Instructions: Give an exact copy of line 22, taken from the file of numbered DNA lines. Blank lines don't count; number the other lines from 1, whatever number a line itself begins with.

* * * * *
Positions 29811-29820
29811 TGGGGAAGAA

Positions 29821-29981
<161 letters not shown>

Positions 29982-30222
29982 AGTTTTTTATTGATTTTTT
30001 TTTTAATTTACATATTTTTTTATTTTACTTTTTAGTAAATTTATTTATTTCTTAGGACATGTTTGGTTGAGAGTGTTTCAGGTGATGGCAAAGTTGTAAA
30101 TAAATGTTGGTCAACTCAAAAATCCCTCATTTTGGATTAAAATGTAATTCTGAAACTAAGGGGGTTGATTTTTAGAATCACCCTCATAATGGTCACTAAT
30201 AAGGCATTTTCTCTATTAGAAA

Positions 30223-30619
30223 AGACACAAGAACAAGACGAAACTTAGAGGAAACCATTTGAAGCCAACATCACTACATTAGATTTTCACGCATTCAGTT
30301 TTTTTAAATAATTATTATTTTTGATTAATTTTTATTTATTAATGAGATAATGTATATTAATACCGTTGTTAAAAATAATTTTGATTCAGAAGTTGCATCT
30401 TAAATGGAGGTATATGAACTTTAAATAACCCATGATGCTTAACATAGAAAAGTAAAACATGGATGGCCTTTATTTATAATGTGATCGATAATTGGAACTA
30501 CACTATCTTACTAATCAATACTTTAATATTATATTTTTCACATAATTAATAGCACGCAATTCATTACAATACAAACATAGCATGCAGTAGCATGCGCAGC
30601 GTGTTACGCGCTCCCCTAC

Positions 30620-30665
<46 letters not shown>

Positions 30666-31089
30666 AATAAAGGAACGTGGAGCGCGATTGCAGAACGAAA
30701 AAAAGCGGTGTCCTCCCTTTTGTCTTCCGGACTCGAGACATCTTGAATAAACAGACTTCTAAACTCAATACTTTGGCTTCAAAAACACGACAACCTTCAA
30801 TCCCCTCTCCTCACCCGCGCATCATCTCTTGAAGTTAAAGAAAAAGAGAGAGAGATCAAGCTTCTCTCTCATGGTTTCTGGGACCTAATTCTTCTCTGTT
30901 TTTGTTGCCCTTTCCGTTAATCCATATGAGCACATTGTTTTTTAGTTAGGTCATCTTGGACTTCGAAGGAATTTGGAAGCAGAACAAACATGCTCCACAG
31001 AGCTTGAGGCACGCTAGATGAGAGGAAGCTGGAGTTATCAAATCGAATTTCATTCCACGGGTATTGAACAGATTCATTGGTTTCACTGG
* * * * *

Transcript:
30901 TTTGTTGCCCTTTCCGTTAATCCATATGAGCACATTGTTTTTTAGTTAGGTCATCTTGGACTTCGAAGGAATTTGGAAGCAGAACAAACATGCTCCACAG